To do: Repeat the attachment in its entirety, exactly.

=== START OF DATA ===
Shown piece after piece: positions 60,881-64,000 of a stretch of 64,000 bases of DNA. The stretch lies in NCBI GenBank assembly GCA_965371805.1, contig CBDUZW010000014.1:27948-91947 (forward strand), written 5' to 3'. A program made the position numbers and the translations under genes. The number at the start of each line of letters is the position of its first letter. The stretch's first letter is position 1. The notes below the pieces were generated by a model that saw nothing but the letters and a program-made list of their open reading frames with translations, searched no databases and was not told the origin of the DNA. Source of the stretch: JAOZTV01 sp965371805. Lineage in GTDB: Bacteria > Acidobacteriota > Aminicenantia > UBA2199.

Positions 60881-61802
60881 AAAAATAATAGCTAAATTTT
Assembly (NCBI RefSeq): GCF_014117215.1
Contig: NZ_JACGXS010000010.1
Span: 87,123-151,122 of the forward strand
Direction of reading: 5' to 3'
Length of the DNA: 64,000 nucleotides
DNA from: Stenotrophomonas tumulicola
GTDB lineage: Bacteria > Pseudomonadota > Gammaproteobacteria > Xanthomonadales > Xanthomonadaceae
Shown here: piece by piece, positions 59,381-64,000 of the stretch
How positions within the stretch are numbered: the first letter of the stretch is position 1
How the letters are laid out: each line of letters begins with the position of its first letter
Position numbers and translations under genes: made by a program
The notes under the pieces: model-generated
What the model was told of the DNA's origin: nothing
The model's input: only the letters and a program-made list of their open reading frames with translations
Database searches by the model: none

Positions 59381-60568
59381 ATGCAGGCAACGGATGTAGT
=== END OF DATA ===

Shown piece after piece: positions 60,881-64,000 of a stretch of 64,000 bases of DNA. The stretch lies in NCBI GenBank assembly GCA_965371805.1, contig CBDUZW010000014.1:27948-91947 (forward strand), written 5' to 3'. A program made the position numbers and the translations under genes. The number at the start of each line of letters is the position of its first letter. The stretch's first letter is position 1. The notes below the pieces were generated by a model that saw nothing but the letters and a program-made list of their open reading frames with translations, searched no databases and was not told the origin of the DNA. Source of the stretch: JAOZTV01 sp965371805. Lineage in GTDB: Bacteria > Acidobacteriota > Aminicenantia > UBA2199.

Positions 60881-61802
60881 AAAAATAATAGCTAAATTTT
Assembly (NCBI RefSeq): GCF_014117215.1
Contig: NZ_JACGXS010000010.1
Span: 87,123-151,122 of the forward strand
Direction of reading: 5' to 3'
Length of the DNA: 64,000 nucleotides
DNA from: Stenotrophomonas tumulicola
GTDB lineage: Bacteria > Pseudomonadota > Gammaproteobacteria > Xanthomonadales > Xanthomonadaceae
Shown here: piece by piece, positions 59,381-64,000 of the stretch
How positions within the stretch are numbered: the first letter of the stretch is position 1
How the letters are laid out: each line of letters begins with the position of its first letter
Position numbers and translations under genes: made by a program
The notes under the pieces: model-generated
What the model was told of the DNA's origin: nothing
The model's input: only the letters and a program-made list of their open reading frames with translations
Database searches by the model: none

Positions 59381-60568
59381 ATGCAGGCAACGGATGTAGT